Seventeenth-century acquisitions from this sale included what may be considered the prototype of a modern publisher's binding, which is found on a number of copies of Abraham Darcie's Annales of Elizabeth Queene of England (1625).'^ They are of brown calf, blocked in gold with a panel depicting Queen Elizabeth I, crowned, holding the orb and sceptre, and encircled with clouds. This posthumous portrait was used only on copies of this book, in contrast to the blind-stamped panels in use a century earlier, which often have trade-marks and initials. These were used on books of different kinds retailed by a particular bookseller. They were succeeded by gold-blocked plaques used on small books of devotion. Bibles, and Prayer Books, and a Whole Book of Psalms in metre (1631)'^ purchased after this sale is a late example of a style which was introduced about 1570. It bears the initials E.C. of its first owner. The Library also bought an important document in the history of English binding of the Restoration period. Major Abbey's well-known 'backless' binding,'4 which G.D. Hobson was able to attribute to Richard Bailey on the strength of the statement in Bagford's Notes on Bookbinding among the Harleian MSS. that he 'hath contrived to bind a book that you could not know the fore-edge from the back, both being cut and gilded alike'. Five very similar examples of these bindings are now known, all bound in black with red and citron onlays and decorated with the same tools. They were evidently all bound within a year or two of 1700. Another important binding of this period from the third Abbey sale was a large folio Bible of 1659, bound in black turkey with very elaborate gold tooling in the 'fanfare' style (developed in France about 1575) which clearly comes from the shop of the royal binder Samuel Mearne.'^ It, and its companion 1662 Prayer Book now in the Huntington Library, were given in 1681 to his godson, Devereux Knightley, by Nathaniel Crewe, Bishop of Durham. As Clerk of the Closet to Charles II the Bishop received as his perquisites the books used by the king himself in the Chapel Royal at Whitehall. Those books, however, always have the royal cypher on the covers and the royal arms or cypher painted under the gold on the fore-edge. These two bindings in the fanfare style have the Crucifixion painted on the edges and may perhaps have been used on the altar at the Chapel Royal. Other Restoration bindings added in the period under review include a gold-tooled black turkey example on John Oldham's Works (1687).^^ This subsequently became one of the foundation members of a group now attributed to Elizabeth Dickinson's binder. It has the lozenge-shaped centre, made up of small tools, found on a number of the works of this binder, who was active in the 1680s and from whose shop comes a binding in the Pierpont Morgan Library lettered 'ELIZABETH DICKINSON HER BOOK 1688'. The bindings of Roger Bartlett, who was active between the Great Fire of 1666, after which he left London for Oxford, and 1689, were represented in the Department by only two octavo volumes before a handsome folio specimen was purchased in 1968 (fig.3)It had been sold the year before in the third Abbey sale^' and was illustrated by G.D. Hobson, who first identified Bartlett's work, as no. 40 in English Bindings in the Library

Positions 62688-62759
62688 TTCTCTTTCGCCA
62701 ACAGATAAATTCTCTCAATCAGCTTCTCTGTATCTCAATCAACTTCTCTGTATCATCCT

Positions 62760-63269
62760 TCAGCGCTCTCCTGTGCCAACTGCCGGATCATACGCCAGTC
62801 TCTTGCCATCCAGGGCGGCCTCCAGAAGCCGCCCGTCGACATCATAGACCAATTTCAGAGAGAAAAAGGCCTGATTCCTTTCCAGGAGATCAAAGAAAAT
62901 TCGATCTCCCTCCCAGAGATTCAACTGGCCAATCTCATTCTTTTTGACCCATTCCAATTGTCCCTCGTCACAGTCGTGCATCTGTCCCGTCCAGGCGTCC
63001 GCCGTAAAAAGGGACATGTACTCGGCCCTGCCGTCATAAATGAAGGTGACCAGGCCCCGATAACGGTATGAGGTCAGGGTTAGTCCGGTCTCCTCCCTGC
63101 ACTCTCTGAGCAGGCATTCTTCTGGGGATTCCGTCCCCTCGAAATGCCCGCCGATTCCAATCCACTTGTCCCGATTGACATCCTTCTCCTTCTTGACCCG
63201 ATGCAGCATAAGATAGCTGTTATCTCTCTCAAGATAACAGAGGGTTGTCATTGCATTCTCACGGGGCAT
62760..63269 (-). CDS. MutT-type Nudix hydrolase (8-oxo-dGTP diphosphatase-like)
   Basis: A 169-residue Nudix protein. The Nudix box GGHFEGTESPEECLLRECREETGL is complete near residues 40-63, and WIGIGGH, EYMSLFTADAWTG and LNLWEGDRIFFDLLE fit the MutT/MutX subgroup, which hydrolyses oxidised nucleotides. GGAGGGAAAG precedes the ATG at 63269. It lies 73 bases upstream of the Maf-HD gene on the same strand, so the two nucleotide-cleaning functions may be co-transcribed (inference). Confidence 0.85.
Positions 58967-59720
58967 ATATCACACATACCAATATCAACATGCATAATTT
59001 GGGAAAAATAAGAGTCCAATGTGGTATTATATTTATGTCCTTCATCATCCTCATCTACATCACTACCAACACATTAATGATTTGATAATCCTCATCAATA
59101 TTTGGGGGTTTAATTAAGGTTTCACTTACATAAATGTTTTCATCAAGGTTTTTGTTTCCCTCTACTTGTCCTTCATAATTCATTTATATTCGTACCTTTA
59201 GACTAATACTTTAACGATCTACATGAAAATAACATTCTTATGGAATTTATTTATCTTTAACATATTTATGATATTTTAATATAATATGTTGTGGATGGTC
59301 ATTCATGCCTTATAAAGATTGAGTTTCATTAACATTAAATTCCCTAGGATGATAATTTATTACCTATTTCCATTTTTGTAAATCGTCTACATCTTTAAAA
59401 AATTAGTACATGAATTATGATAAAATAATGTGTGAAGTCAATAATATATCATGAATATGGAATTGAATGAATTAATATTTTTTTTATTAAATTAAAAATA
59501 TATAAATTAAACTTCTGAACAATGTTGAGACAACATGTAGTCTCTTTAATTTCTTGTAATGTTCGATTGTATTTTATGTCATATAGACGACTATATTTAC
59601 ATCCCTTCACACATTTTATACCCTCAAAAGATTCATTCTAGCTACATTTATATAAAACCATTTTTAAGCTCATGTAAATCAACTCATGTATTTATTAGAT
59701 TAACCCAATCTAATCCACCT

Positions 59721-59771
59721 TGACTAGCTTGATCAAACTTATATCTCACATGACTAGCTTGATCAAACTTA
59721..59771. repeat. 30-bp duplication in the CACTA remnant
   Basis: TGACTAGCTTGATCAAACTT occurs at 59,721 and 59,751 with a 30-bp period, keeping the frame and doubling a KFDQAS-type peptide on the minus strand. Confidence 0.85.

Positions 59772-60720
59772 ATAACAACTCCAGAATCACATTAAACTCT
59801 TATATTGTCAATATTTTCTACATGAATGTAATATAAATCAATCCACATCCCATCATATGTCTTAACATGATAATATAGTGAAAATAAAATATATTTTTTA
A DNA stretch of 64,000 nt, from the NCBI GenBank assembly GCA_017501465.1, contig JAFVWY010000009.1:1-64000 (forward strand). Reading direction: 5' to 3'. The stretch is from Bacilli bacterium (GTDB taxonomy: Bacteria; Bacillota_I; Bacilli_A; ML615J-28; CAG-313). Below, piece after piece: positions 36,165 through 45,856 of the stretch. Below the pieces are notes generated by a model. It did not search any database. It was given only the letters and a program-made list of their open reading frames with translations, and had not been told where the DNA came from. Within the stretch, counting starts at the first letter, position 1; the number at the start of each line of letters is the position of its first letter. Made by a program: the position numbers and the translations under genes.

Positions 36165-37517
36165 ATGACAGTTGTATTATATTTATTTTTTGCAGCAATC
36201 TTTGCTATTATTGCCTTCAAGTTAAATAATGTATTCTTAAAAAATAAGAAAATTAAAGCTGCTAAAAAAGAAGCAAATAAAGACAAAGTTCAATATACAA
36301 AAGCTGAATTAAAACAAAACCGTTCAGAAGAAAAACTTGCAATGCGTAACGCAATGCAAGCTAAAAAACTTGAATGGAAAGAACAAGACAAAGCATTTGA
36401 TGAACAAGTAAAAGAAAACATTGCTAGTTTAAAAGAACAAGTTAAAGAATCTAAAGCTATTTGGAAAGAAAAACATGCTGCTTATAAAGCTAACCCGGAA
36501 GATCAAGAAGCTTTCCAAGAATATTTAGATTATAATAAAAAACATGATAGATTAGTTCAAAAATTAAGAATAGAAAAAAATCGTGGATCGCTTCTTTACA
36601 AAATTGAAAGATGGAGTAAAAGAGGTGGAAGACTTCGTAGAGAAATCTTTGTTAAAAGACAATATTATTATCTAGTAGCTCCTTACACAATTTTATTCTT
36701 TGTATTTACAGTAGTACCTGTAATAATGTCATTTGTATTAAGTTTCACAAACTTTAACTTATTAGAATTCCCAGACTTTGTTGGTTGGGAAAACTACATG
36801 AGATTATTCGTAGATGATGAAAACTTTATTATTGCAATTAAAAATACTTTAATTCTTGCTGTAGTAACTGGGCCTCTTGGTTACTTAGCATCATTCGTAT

of3. R. Abbey. 184

In 1963 the Library only possessed one specimen in poor condition of the work of the Devotional Binder, so named by G. D. Hobson because so many of his bindings occur on books by the author of the Whole Duty of Man. In that year a beautiful specimen was purchased with the aid of the Friends of the National Libraries.^^ It is on a book by the customary author, usually thought to be Richard Allestree, and has an interesting provenance - the Earl of Orford, Noel F.Barwell, Dr. H.M. Davies, and Mrs. Grace Whitney HofF, Barwell and Davies originally tried to edit the book which finally appeared as Bindings in Cambridge Libraries by G. D. Hobson in 1929. Two further bindings from the same shop, also on Allestree books, were presented in 1974 by Mr. Paul Getty, Jun.'^ All three are in this binder's characteristic style with a number of distinctive versions of common tools of the period including rather plump versions of the drawer-handle. The most distinguished London binder at the turn of the seventeenth and eighteenth centuries was Robert Steel, who had been apprenticed to Samuel Mearne and probably took over the Mearne binding shop after Charles Mearne's death. One recent accession that may be attributed to him is a quarto by Thomas Greenhill, Nekrokedeia: or the art of embalming (1705), which seems to combine in its design elements of the old 'fanfare' style with a lozenge-shaped centre as used by Steel's apprentice, Thomas Elliott, on his bindings for the Harleian Library in the i72os.^*' Another, also in red turkey, is a more conservative 'cottage-roof binding in beautiful condition on B.Jenks, Prayers and Offices of Devotions (1697).^^